Conversations With Prostate Cancer Experts

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Advances in ED Treatments

This month, Prostatepedia is talking about erectile dysfunction after prostate cancer treatment.

Yesterday, we posted an excerpt of an interview with Dr. Mohit Khera that appears in our September issue. But you may also want to watch a presentation he gave in 2015 at Dr. E. David Crawford’s annual Arizona conference for urologists and primary care physicians Perspectives in Urology: Point • Counterpoint. The presentation was geared toward other doctors, but it has a lot of valuable information for patients.

Watch Dr. Khera’s presentation from November, 2015.

If your doctor isn’t already planning to attend this coming November’s Perspectives in Urology: Point • Counterpoint, he or she should!




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Erectile Dysfunction + Prostate Cancer

kheraDr. Mohit Khera, a urologist specializing in male infertility, male and female sexual dysfunction, and declining testosterone levels in aging men, is the Director of the Laboratory for Andrology Research and the Medical Director of the Executive Health Program at Baylor College of Medicine in Houston, Texas.

Prostatepedia spoke with him recently about erectile dysfunction after prostate cancer.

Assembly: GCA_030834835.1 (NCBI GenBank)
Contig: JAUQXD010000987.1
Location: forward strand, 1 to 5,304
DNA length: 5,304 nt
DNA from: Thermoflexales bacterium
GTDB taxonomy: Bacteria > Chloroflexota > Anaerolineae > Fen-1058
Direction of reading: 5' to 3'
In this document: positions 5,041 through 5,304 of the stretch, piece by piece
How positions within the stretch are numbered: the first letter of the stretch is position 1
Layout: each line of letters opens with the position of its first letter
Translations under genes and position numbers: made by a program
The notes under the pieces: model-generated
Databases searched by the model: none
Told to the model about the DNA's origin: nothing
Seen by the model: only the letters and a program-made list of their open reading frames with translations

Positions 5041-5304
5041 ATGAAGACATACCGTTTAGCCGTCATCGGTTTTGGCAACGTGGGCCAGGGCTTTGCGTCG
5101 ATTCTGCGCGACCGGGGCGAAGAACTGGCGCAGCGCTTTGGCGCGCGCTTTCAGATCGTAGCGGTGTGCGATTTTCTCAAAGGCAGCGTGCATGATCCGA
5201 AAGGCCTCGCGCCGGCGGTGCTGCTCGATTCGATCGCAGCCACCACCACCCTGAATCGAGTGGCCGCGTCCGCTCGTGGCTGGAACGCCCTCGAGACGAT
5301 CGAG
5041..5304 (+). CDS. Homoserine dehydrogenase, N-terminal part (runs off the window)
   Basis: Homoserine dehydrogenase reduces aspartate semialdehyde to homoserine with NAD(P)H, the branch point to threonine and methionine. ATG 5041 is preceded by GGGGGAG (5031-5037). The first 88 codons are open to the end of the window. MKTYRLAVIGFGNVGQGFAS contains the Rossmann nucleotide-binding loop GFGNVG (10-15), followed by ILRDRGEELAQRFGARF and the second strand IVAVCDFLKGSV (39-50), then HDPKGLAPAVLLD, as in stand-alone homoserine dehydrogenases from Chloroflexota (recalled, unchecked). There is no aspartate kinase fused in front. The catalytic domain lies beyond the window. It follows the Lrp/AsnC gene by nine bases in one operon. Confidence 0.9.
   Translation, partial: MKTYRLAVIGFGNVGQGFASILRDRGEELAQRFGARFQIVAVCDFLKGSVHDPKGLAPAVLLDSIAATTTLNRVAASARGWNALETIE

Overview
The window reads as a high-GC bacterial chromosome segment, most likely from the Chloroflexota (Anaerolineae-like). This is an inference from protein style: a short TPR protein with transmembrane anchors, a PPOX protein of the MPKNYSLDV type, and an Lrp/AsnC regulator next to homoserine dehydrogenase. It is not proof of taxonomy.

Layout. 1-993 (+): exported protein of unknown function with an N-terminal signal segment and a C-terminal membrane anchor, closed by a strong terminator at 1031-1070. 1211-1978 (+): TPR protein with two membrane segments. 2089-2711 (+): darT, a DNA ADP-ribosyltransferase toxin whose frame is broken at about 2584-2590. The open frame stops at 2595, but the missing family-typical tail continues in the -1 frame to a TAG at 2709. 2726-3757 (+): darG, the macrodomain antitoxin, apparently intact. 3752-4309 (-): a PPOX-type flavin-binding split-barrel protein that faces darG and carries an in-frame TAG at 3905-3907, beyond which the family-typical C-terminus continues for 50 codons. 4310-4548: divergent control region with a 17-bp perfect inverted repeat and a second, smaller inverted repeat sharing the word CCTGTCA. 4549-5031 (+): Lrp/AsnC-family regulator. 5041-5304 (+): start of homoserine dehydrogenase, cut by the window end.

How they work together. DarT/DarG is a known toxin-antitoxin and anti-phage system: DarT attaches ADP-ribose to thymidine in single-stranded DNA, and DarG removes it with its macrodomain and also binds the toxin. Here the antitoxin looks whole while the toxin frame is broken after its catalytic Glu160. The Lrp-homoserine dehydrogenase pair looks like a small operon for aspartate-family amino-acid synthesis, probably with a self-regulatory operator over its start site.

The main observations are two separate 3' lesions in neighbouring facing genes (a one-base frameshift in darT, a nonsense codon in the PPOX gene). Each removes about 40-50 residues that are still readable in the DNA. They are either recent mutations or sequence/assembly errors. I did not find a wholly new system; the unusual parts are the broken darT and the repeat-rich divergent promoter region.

How common is erectile dysfunction after prostate cancer?

If you look at the literature, the data can vary significantly: anywhere from 10% to as high as 90%. You see such a wide fluctuation, because there are so many variables. A critical factor is surgeon skill.

Surgeons who have more skill in preserving the cavernosal nerves have better outcomes.

But there are other factors, such as patient comorbidities; some people believe the testosterone levels matter or whether the man has a willing partner. Our research was one of the first to show that patients with a partner who wants to engage in sexual activity tend to recover their erectile function faster. That makes sense: they have someone to have sex with. Men without a willing partner may not recover as quickly because there is less motivation to recover.

Think of the penis as a muscle, like your biceps muscle muscle in your arm. If I put your arm in a cast today and then took the cast off after six months, there would be significant atrophy of that muscle. It would be withered. The penis is the same. If you don’t use the penis, it will atrophy.

Erectile dysfunction rates start to increase significantly in men in their 50s. What else happens in the lives of men in their 50s? Their partners usually go through menopause. These men are not having sex; that’s when you start seeing a significant amount of erectile dysfunction.